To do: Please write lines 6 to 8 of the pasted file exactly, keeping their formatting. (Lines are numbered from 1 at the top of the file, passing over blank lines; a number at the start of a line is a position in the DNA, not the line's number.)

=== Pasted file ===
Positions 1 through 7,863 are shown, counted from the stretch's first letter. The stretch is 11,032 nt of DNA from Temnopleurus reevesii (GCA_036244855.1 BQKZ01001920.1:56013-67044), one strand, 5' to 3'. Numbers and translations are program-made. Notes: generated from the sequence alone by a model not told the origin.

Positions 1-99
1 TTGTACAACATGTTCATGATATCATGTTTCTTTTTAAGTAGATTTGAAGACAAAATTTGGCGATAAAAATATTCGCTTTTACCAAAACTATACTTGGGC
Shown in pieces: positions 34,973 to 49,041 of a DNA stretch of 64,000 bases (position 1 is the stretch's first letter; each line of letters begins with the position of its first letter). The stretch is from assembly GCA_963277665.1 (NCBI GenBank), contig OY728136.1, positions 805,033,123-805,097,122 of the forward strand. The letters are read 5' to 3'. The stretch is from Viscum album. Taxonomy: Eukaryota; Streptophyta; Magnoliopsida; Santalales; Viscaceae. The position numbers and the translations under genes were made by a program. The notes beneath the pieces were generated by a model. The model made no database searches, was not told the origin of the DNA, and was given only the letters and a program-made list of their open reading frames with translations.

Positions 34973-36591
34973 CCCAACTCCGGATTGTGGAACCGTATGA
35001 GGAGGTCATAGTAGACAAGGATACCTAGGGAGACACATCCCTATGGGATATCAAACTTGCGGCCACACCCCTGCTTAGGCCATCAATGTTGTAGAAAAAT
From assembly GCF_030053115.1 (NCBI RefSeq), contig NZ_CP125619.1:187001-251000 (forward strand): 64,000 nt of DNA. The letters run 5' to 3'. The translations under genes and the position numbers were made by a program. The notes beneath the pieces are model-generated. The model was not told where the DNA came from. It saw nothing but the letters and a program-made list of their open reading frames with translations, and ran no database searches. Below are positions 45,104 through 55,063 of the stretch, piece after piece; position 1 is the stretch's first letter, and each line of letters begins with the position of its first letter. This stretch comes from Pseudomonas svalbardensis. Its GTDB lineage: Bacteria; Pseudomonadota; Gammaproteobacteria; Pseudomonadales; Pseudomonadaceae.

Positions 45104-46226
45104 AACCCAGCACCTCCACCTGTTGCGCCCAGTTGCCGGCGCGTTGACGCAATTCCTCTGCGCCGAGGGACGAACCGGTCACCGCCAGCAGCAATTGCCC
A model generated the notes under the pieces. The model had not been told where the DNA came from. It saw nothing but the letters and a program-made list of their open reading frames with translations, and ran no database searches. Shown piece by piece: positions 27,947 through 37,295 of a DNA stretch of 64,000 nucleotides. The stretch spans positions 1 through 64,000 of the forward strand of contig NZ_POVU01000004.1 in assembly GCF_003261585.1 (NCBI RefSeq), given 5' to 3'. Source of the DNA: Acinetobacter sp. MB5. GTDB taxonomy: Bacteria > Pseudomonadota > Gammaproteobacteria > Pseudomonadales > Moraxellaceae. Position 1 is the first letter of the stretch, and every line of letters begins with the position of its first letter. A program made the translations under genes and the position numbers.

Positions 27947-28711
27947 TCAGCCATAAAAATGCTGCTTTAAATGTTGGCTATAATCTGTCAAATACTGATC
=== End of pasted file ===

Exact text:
34973 CCCAACTCCGGATTGTGGAACCGTATGA
35001 GGAGGTCATAGTAGACAAGGATACCTAGGGAGACACATCCCTATGGGATATCAAACTTGCGGCCACACCCCTGCTTAGGCCATCAATGTTGTAGAAAAAT
From assembly GCF_030053115.1 (NCBI RefSeq), contig NZ_CP125619.1:187001-251000 (forward strand): 64,000 nt of DNA. The letters run 5' to 3'. The translations under genes and the position numbers were made by a program. The notes beneath the pieces are model-generated. The model was not told where the DNA came from. It saw nothing but the letters and a program-made list of their open reading frames with translations, and ran no database searches. Below are positions 45,104 through 55,063 of the stretch, piece after piece; position 1 is the stretch's first letter, and each line of letters begins with the position of its first letter. This stretch comes from Pseudomonas svalbardensis. Its GTDB lineage: Bacteria; Pseudomonadota; Gammaproteobacteria; Pseudomonadales; Pseudomonadaceae.